The Legend of Heroes: Trails in the Sky, by Nihon Falcom, is a JRPG for PSP that is being released across Europe by Ghostlight.
The game revolves around two characters, Estelle and Joshua Bright in the town of Rolent, who wish to train and become experienced bracers, a sort of public officer that can be called upon to help with various tasks. Estelle’s father is an experienced bracer who unexpectedly disappears without warning and the pair set out on a journey to find him. A political story unfolds which rapidly turns into a conspiracy.
The game begins quite serenely as we find the two characters enjoying each other’s company. Estelle and Joshua are complex and memorable characters who share constant witty and sarcastic banter between each other. Their relationship and their crusade to save their father is paramount and the charming tale unfolds into a memorable story. Exploring each town opens up new scenarios and situations that will require the pair’s urgent attention.
You begin your journey in the small town of Rolent and meet with Scherazard Harvey in the Bracers Guild Headquarters, where she spends a vast majority of her time reading tarot cards, who provides your first level of training to become an established bracer. The Bracers Guild has branches across the vast continent and manages the affairs of the bracers in each region. In the story you learn about the kingdom of Liberl, sitting on the western half of the Zemuria continent, which is abound with native and deep rooted traditions. Liberl is a place that is very proud to be one of the leading producers of Septium (a type of mineral) on the continent and is well known for its high level of technology used to develop orbments. It was ten years ago, when Liberal was attacked by the Erebonian empire and it was the use of orbal powered airships that eventually saved the kingdom from defeat. The relationship with the empire is very sensitive, but thanks to the Queen’s political finesse Liberl enjoys its peace and freedom.
As a bracer, you’ll receive training along with a bracer notebook and you’ll receive a certain number of bracer points. These points are necessary for working up the levels of becoming a bracer. The notebook records the current statistics of your current jobs, anything you may have recovered or found and where it first appeared. Players will need to visit the bulletin board each day, which gives a job description and current objective. In return for completing these jobs, you’ll earn mira, the in-game currency and experience.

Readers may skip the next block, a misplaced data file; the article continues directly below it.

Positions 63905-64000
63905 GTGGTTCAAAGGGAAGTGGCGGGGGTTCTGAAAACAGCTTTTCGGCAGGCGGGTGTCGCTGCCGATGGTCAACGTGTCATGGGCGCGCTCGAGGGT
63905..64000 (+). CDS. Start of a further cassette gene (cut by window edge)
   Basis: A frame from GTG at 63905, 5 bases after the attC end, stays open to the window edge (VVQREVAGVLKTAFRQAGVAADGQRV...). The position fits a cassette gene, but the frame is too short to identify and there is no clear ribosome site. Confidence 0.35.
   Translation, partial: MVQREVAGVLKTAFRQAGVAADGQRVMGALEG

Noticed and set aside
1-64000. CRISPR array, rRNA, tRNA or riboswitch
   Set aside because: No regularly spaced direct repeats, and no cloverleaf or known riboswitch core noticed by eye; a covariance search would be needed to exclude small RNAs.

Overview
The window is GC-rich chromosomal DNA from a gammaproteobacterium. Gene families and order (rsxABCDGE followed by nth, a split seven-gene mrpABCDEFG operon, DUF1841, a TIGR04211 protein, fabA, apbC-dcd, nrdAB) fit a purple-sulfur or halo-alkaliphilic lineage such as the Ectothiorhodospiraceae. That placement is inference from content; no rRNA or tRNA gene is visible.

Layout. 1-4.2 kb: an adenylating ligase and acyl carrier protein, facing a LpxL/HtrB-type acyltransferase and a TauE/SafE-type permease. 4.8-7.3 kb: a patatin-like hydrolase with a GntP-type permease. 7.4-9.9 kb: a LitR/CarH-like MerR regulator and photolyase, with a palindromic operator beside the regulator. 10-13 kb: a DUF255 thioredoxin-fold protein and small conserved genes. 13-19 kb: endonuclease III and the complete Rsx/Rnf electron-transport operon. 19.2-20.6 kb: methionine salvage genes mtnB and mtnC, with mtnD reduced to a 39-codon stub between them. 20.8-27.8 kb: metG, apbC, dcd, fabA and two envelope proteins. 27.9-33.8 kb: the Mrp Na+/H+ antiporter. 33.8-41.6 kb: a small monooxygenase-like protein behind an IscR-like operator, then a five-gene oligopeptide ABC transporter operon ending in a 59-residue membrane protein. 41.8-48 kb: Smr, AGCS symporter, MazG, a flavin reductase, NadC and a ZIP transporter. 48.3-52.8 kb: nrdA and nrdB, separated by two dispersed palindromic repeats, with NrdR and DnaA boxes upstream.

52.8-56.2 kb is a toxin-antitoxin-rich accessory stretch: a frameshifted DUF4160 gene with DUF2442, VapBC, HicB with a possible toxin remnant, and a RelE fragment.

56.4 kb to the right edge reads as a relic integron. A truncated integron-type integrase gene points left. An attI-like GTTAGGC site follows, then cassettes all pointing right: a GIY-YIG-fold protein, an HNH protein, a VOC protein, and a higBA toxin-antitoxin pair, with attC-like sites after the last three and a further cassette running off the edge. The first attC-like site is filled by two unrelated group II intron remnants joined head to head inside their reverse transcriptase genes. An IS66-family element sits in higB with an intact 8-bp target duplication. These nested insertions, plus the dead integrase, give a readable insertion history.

Your first experience as a bracer begins when Scherazard insists you must search the sewers beneath the town of Rolent and recover the contents of a chest. Once inside the sewers, you’ll find monsters to exterminate and an orbment charging station, which are recovery points that enable you to rest and get your HP and EP restored. The Battle system is tactical and turn based, placed on a 7 x 5 grid. Each character can attack the enemies and you can change the formation of how characters are played out through battle by simply pressing the X button. Moving and attacking enemies is dictated by how far your character can move and reach, both with close combat and ranged weapons. Each character can select one S-Craft or S-Break which enables players to disturb the turn order and make off with an enemy’s bonus before it’s undoubtely used against you. The battle system is a complicated one which has similarities to some of the past Final Fantasy games.
Characters can be customized by using the orbment system in the Orbal factory in Rolent. In the orbal factory you can modify your orbments and synthesize support quartz to eventually use orbal arts. There are seven types and all have various outcomes. Inserting water quartz enables you to cast healing magic, while inserting wind quartz unleashes a series of whirlwinds. All of these spells are dependant on your quartz level and supporting abilities to strengthen your characters.
While the RPG game is made up of a series of attacking monsters and carrying out simple objectives, it is immersive and has an impressive level of game play that is solid and well balanced. Each scene and environment is detailed and charming, accompanied by a pleasant soundtrack which adds to the stunning picturesque scenery. Walking through each town is an extradionary experience as you look in awe at each detailed building, giving the game a feeling of openess as you begin to explore each street and wander into a selection of the well stocked shops. Each mission and battle is satisfying and leaves you yearning for more. While the main story follows the journey of Estelle and Joshua as they search for their father, there are a fair amount of side quests in each of the towns that can be taken on, or the player can simply bypass them to concentrate on the main storyline. Combat is good and offers a nice selection of magic for players to experiment with. Although I found the battle system a little complicated at times, it was more interesting than some of the battle systems I have had to endure.
Ghostlight, the company responsible for distributing this game across Europe, have seen fit to throw in some impressive goodies with the game. The Collector’s Edition includes five gorgeous art cards and the CD soundtrack from the game.
Without any doubt, The Legend of Heroes: Trails in the Sky is one of the most impressive and submerging JRPG games that I have experienced on the PSP. It may have taken a while for this game to be released in the UK, but it would seem that the wait was worth it. This highly polished JRPG is an essential buy for any PSP-owning role-players.